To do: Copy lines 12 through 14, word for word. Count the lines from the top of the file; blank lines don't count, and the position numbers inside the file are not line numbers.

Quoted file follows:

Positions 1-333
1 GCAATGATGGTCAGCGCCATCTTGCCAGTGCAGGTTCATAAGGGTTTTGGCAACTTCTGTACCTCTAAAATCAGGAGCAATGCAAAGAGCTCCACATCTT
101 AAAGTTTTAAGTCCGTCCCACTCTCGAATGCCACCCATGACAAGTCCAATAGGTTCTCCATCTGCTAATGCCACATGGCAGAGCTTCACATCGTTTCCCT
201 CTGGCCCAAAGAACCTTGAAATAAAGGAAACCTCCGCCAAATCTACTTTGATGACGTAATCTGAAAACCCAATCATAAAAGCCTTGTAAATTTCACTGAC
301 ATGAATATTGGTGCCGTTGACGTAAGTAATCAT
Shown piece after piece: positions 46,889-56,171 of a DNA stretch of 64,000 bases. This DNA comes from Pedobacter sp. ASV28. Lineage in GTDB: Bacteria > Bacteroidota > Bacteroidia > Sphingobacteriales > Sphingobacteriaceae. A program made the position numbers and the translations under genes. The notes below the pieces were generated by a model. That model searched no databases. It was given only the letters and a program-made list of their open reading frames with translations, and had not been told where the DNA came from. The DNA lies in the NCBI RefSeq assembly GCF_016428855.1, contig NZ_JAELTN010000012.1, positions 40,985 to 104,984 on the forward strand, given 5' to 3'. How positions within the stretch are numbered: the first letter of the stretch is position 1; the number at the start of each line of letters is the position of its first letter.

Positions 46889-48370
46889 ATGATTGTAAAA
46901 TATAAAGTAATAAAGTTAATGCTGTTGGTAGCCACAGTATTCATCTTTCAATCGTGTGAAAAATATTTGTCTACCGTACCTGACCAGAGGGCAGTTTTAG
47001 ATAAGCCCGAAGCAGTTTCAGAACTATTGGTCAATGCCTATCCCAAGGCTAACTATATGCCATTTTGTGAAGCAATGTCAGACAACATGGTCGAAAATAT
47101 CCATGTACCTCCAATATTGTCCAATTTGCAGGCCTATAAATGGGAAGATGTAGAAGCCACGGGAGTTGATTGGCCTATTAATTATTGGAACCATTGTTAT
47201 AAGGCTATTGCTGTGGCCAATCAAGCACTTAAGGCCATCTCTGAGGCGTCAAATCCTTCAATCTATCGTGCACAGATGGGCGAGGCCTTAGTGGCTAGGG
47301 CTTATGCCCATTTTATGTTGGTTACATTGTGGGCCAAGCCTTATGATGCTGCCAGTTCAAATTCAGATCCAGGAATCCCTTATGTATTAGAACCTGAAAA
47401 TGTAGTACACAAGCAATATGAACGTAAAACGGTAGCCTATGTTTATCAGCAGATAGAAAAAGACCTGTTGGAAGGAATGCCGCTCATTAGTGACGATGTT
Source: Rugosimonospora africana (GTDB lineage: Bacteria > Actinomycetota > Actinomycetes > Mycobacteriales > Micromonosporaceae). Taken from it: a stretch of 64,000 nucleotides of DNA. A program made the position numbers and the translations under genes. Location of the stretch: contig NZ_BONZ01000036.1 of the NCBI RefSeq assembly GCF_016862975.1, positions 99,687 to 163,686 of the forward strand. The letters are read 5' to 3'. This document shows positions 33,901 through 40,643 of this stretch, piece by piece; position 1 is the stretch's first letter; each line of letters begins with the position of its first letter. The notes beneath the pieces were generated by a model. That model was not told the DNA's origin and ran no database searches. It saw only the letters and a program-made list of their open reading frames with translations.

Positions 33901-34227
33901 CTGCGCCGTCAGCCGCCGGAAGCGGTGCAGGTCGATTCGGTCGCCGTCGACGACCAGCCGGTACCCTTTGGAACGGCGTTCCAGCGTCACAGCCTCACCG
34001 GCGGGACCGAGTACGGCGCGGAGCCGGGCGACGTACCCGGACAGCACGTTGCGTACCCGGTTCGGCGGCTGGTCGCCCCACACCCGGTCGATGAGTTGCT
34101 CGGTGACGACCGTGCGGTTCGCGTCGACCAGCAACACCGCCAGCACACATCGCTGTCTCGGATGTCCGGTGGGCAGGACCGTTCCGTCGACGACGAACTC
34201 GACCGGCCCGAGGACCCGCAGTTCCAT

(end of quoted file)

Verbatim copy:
47201 AAGGCTATTGCTGTGGCCAATCAAGCACTTAAGGCCATCTCTGAGGCGTCAAATCCTTCAATCTATCGTGCACAGATGGGCGAGGCCTTAGTGGCTAGGG
47301 CTTATGCCCATTTTATGTTGGTTACATTGTGGGCCAAGCCTTATGATGCTGCCAGTTCAAATTCAGATCCAGGAATCCCTTATGTATTAGAACCTGAAAA
47401 TGTAGTACACAAGCAATATGAACGTAAAACGGTAGCCTATGTTTATCAGCAGATAGAAAAAGACCTGTTGGAAGGAATGCCGCTCATTAGTGACGATGTT